The check engine light was on in my 05 Sienna with 146k miles for about 4 days so I went to Autozone to have it scanned. Error Code PO420 Catalyst System Efficiency Below Threshold (Bank 1). The Autozone guy says I need a new catalytic converter but I can try a bottle of Marvel’s Mystery Oil and see if it cleans out the converter in a few days. I was appreciative that they offer the free scanning service so I bought the Mystery Oil for $5.50 and dumped it in my gas tank with absolutely no expectation that it would do anything to solve my catalytic converter issue. To my surprise, after about 4 days, the check engine light went off and has stayed off for the past 10 days. Is it possible that something could be diluted in a tank of gas, run through the combustion process and then do something to “clean” o cure a catalytic converter? Is it just a coincidence that check engine light randomly turned off and stayed off (so far) a few days after adding the Mystery Oil? Is it normal that this error code would come and go with no repairs being made?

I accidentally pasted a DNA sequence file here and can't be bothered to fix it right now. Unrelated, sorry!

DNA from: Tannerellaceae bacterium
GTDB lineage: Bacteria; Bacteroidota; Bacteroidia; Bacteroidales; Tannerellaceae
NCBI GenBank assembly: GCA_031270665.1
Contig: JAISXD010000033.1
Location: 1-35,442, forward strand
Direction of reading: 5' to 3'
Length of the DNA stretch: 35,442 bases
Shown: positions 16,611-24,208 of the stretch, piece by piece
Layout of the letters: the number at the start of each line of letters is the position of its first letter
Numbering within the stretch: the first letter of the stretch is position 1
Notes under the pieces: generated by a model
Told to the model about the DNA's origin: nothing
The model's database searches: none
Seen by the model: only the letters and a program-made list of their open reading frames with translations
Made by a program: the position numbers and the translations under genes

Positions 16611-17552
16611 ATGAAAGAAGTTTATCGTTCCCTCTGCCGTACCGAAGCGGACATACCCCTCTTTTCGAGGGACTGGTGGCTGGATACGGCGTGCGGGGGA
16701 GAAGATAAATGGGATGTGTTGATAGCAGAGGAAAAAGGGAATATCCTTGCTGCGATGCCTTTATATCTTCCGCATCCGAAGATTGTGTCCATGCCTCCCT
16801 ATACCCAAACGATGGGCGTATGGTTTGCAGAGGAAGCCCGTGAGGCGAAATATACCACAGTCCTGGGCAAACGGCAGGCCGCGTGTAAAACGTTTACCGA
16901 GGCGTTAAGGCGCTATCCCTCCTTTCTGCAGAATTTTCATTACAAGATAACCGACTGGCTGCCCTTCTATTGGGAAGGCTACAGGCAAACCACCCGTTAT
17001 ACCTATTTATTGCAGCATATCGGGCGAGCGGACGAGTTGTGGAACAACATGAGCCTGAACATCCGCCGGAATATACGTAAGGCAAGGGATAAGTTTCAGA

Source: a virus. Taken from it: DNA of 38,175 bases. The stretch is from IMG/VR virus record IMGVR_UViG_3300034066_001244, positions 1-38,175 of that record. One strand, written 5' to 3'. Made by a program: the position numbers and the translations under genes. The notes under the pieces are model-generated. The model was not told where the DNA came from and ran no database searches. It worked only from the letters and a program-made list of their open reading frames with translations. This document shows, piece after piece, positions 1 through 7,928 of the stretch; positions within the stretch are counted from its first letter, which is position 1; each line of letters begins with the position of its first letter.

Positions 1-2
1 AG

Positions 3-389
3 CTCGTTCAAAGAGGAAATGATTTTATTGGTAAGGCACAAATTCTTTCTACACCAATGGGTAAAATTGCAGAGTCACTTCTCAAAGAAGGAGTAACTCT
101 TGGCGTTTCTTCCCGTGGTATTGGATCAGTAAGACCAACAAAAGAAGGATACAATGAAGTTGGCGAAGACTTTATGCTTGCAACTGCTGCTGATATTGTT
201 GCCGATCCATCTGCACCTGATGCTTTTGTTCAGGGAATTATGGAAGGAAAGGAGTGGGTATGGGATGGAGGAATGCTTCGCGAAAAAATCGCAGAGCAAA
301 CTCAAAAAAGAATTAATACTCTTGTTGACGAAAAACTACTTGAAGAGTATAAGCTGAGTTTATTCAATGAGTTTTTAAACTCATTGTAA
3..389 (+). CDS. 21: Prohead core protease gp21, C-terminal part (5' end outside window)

Marvel bought you a few days, weeks or at most months. The cat (or O2 sensor) was probably just over the edge and the gas treatment was just enough to burn off some junk that was on it. Unfortunately there is no long term miracle fix for a bad cat. Once the platinum/palladium start to lose their catalytic properties there is no way for you or I to bring it back. Start saving and start checking for a good local independent mechanic to get it replaced. You may buy some more time the next time the code comes up again, but soon enough the light won’t go out.
Before you condemn the cat, check the O2 sensor, your mechanic can do that for you.
I would speculate that the Marvel Mystery oil had nothing to do with the light going out, though it does have pretty good cleaning properties.
Most of the time, a code for Catalyst System Efficiency Below Threshold does NOT indicate catalyst failure. It indicates that the oxygen sensor is old and slow to respond. Voltage output is not the only criteria for oxygen sensors. They must also respond as quickly as the computer expects them to respond.
I am not a Toyota guy, but I expect that if you check your owner’s manual, you will find that at 12 years and 146k miles, your oxygen sensors are a couple of years overdue for replacement.